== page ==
Drama Talk & Drinks: The Color Purple – “Sing like a dream”

Ever since we saw the 2016 Tony Award performances of The Color Purple cast we’ve wanted to see this show. From the heart wrenching plot, to the big gospel voices, to Oprah’s love, we were excited to see if this revival lived up to all the accolades it had garnered. When we saw the Broadway tour was making its way to SHN’s Orpheum Theatre, we decided to head out for an evening of drama talk and drinks.

Photo by Matthew Murphy.  Adrianna Hicks (Celie) and the North American tour cast of THE COLOR PURPLE.
Photo by Matthew Murphy.
Adrianna Hicks (Celie) and the North American tour cast of THE COLOR PURPLE.

Brittany: They had such good voices. The first act was depressing. It’s awful how terrible people can be to each other. White people are terrible to people of color. Men are terrible to women. Women are terrible to other women. Basically everyone is just terrible to each other. Then the second act redeems it all. I love the message of – no matter how much shit you go through you can be resilient – that’s pretty amazing.

Katie: Masterful singing for sure. The music didn’t quite meet my expectations though. The majority of the songs sounded so similar to one-another. I can’t remember any of them for the life of me. I enjoyed some of the duets and harmonies, when the songs showed an emotional range, but even those aren’t that memorable.

B: Yeah, the songs weren’t that catchy. That’s part of why I liked the second act better, the songs were more varied. The first act was basically all gospel, which every-single-person in that cast could sing like a dream, but there wasn’t much variety.

K: The show was beautiful and moving, I was entertained, but I wouldn’t need to see it again. For me I saw The Color Purple and I’m good. Also, story-wise it was really fucking sad and then all the sudden it wasn’t. The complicated painful relationships were too easily cleaned up and reconciled, which felt really weird to me.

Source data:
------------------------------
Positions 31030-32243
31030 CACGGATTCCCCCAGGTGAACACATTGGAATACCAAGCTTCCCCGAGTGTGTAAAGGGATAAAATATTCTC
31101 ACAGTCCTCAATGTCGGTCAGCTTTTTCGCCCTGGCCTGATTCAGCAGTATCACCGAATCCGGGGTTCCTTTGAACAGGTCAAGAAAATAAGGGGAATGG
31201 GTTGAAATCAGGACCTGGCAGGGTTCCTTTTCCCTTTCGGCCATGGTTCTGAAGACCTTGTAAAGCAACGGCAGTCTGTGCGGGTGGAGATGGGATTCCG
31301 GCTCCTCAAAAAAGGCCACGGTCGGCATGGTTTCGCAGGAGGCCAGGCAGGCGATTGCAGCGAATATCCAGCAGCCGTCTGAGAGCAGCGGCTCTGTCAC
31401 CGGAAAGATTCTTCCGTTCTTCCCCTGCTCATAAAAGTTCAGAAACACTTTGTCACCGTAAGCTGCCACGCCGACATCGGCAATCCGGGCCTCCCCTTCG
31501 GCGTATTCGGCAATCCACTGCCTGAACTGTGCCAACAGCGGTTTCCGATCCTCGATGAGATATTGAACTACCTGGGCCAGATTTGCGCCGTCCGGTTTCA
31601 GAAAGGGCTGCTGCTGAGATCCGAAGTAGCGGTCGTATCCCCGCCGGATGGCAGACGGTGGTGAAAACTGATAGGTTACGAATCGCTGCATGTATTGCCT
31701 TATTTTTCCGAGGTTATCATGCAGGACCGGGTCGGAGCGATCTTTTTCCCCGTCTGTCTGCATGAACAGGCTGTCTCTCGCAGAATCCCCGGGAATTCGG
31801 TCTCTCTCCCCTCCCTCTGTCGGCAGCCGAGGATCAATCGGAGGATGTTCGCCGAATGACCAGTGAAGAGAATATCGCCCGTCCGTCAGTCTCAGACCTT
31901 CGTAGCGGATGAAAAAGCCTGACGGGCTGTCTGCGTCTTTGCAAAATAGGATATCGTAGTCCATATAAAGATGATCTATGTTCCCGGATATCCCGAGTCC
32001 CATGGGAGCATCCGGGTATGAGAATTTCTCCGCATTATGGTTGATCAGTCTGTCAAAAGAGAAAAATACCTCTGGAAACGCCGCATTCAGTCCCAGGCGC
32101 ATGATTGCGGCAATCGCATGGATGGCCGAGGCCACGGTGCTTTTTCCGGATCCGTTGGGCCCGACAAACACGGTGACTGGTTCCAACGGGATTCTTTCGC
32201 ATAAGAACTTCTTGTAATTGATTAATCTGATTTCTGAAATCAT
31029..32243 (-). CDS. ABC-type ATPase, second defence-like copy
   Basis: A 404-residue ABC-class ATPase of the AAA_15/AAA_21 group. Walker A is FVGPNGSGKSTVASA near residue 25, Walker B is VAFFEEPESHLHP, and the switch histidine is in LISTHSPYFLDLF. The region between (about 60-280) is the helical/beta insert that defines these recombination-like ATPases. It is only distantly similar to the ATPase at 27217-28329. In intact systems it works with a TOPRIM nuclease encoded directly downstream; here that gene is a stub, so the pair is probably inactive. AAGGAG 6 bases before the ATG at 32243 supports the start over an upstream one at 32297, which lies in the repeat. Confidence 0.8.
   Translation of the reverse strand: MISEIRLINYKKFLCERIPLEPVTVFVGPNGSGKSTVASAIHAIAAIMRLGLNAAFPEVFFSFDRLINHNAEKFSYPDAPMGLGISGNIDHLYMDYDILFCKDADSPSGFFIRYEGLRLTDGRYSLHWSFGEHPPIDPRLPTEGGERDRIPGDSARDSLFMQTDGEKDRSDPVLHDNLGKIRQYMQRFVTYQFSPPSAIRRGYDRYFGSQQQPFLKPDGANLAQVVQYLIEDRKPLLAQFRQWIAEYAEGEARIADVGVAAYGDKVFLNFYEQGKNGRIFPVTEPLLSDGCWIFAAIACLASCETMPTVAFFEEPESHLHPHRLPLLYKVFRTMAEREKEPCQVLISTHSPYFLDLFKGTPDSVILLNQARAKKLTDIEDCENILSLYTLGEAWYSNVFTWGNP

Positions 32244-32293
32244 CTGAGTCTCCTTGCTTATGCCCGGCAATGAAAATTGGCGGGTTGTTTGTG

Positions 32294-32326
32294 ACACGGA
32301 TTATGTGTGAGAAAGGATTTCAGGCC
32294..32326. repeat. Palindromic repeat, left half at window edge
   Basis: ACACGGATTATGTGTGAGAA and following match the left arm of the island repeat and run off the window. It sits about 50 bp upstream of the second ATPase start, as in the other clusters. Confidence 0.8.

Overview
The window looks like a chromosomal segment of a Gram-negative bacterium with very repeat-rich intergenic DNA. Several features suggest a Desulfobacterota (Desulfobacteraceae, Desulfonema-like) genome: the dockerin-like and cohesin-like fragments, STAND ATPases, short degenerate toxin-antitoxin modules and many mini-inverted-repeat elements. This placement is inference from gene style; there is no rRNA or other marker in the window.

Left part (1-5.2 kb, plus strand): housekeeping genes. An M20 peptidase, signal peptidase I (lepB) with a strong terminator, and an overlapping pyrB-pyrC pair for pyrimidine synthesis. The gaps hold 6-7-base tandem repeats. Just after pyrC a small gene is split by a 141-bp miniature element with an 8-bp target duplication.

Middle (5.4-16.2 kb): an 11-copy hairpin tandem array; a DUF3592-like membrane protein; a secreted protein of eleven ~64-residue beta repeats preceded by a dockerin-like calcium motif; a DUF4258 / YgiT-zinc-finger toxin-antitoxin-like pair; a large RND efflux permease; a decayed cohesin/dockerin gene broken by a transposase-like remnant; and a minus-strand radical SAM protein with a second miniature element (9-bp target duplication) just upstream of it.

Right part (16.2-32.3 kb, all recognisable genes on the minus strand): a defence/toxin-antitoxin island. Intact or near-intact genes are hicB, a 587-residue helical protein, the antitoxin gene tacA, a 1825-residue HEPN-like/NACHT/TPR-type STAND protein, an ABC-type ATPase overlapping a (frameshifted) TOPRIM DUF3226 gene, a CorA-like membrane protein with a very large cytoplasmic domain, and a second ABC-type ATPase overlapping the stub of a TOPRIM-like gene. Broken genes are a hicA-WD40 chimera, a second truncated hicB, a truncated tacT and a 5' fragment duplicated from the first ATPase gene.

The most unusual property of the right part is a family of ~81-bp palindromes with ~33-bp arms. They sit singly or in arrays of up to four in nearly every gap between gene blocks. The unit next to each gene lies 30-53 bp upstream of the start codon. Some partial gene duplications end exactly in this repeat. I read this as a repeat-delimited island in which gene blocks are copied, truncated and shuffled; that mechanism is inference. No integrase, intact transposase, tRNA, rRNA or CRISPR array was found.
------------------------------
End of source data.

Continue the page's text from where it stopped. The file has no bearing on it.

B: I didn’t understand Celie’s transformation, I don’t get what it was that made her flip from being passive, to suddenly willing to stand-up to her abusive husband. I just didn’t see that transformation happening until it already happened.

K: For me there was something really contrived about this musical. It felt like someone made a musical out of this well known book and movie just to make a musical.

B: This was totally made with the understanding it would probably make a ton of money, which you can kind of tell…I feel like the musicals that are really special, the ones that you can’t get out of your head, are the ones written by people who are hungry and brave and don’t necessarily know that their piece will be successful. With this musical they thought “It’s The Color Purple, people will come.” I still think people should see it though. Everyone in the cast was amazing.

K: Agreed, definitely a show worth seeing.

The Verdict: A sad but beautiful story told by actors with amazing talent, heart, and voices. Go see it!

The Drama Talk: While The Color Purple is neither of our favorite musicals, this is still a great production. The cast has unbelievable voices. Some of the performances are inspiring. In all, it was an engaging and impressive show, like so many of the Broadway tours. While the happy-ending feels a bit far fetched, it’s nice that the show doesn’t leave you in the pit of despair it puts you in during the first act. Although we didn’t leave the theatre humming any of the tunes, it was still a great and memorable night of drama talk and drinks.

The Drinks: After this rollercoaster of a musical we wanted to go to a bar that was chill and loungy. Luckily 2 blocks away in the Twitter building there is Dirty Water, which is often not very busy late night and weekends and is full of couches.

The Color Purple plays through May 27th at the Orpheum Theatre. Tickets range from $55-$246 and can be purchased on the SHN website. Right now there are discounted tickets available on Goldstar.

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